The News That Matters about the Nuclear Industry Fukushima Chernobyl Mayak Three Mile Island Atomic Testing Radiation Isotope

China wants to sell nuclear technology to Argentina – but big problems plague the industry

 Once again, the media here mindlessly regurgitates nuclear lobby propaganda that nuclear power is “zero carbon”.   It’s not. Even the reactor’s operation emits a timy amount of carbon 14. But, more importantly, the entire fuel chain, and all its transport, from uranium mining through to the disposal of wastes and of the dead reactor –  is highly carbon emitting.

Even if nuclear power were low carbon (which it’s not), it would require thousands of reactors to be built very very quickly, in order to have any effect on global warming.
Meanwhile, funds, and energy are being diverted from genuinely useful measures, in renewable energy, and above all, in energy conservation.


China eyes Argentina in global nuclear roll out, China Dialogue, Lili Pike, Fermín Koop, 04.06.2019  “……. Costs, emissions and safety at stake as Argentina and China look set to seal a nuclear power ……… With China looking to increase its nuclear power exports and countries seeking low-carbon electricity, the project in Argentina could be the beginning of a China-led renaissance. However, concerns over the cost and safety of nuclear power continue to plague the technology…….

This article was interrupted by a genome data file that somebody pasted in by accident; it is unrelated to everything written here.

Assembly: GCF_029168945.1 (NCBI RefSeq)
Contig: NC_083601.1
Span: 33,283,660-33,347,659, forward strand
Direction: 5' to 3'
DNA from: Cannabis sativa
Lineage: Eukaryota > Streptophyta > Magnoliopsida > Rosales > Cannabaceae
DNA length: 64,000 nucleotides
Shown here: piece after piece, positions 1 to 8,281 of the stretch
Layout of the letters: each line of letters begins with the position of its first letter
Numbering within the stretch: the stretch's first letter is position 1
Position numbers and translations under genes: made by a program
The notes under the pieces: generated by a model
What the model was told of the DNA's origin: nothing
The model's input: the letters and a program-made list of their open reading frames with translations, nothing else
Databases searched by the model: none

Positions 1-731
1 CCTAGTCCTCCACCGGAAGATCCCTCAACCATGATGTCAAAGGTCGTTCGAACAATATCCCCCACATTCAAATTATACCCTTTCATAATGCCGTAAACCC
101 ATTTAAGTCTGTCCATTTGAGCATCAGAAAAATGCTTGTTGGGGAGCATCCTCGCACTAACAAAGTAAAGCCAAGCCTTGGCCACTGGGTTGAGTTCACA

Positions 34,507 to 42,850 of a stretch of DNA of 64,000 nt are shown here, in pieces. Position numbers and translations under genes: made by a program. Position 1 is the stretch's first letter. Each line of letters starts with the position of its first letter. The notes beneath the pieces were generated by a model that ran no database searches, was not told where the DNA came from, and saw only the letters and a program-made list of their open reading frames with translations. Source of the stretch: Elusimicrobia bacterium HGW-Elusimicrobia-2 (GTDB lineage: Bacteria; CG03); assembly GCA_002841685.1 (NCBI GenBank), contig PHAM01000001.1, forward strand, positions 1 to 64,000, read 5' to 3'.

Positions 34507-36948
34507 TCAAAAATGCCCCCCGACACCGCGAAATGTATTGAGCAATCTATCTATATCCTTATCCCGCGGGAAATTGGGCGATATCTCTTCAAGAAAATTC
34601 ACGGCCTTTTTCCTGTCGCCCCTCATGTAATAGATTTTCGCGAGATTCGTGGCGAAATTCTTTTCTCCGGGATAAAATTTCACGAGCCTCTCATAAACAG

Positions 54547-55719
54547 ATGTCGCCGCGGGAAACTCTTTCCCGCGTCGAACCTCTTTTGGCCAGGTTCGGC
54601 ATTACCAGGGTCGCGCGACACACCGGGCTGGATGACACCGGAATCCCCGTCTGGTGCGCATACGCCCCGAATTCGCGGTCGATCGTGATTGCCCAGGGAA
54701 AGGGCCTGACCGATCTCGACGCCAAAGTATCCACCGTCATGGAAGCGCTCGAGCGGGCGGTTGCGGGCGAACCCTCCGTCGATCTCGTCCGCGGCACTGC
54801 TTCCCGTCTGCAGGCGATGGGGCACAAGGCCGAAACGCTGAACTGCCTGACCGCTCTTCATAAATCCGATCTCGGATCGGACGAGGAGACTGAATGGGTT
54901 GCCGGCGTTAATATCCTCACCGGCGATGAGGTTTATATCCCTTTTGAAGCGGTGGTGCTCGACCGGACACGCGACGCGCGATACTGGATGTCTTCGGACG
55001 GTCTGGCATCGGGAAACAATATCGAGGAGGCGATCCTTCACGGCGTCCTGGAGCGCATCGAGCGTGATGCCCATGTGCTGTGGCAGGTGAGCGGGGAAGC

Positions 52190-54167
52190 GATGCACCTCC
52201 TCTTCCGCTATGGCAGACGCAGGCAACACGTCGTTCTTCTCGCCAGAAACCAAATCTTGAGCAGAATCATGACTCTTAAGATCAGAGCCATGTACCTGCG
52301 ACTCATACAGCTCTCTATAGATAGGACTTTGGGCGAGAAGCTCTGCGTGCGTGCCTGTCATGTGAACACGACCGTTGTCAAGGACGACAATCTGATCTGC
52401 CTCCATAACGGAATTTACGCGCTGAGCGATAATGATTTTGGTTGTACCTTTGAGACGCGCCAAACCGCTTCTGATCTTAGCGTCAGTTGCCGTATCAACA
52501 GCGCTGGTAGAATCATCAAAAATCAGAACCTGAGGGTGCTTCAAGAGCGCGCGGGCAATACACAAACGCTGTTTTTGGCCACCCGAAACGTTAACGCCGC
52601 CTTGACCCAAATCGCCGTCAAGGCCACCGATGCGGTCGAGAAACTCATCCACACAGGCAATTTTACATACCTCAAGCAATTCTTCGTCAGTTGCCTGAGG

June 10, 2019 Posted by | China, marketing, SOUTH AMERICA | 1 Comment

12 year old children from irradiated areas in Ukraine helped by a Scottish charity

Chernobyl’s TV success will help with fallout from nuclear horror that never ends

A Scots charity supporting children from communities affected by radiation hopes the hit show will encourage more people to lend their support. Daily Record , Emylie Howie, 9 JUN 2019

t’s the television series that has reignited interest in the nuclear disaster that shocked the world 33 years ago.

Now a charity is hoping the ­success of the hit show Chernobyl will result in an increase of support for victims of the power station ­catastrophe.

Chernobyl Children’s Lifeline brings 10 to 12-year-olds from areas affected by radiation in Ukraine and Belarus to live with families in ­Scotland for four weeks.

Co-ordinator Michael Lafferty, of Saltcoats , Ayrshire, said he hopes Sky’s HBO show will ­encourage more people to volunteer to look after the children.   He said: “I’m hoping this ­programme leads to a bit more ­interest in families who’d like to host children and give them time away from radiation.

“We’re now dealing with children of the people who were alive at that time and when these kids grow up and have kids of their own we may see more genetic malformations.

“The radiation is going to be there for hundreds of years.”

The series dramatises the ­Chernobyl nuclear plant disaster in Soviet Union-ruled Ukraine.

During a test on April 26, 1986, reactor four exploded, releasing huge amounts of radiation into the atmosphere until the resulting fire was put out nine days later.

The official death toll was 31 but the figure is thought to be in the millions as a result of radioactive poisoning. Belarus and Ukraine received more than 70 per cent of the fallout and many children were born with severe ­disabilities or illnesses, ­including thyroid cancer, bone ­cancer, leukaemia and facial defects……..

June 10, 2019 Posted by | health, Ukraine | Leave a comment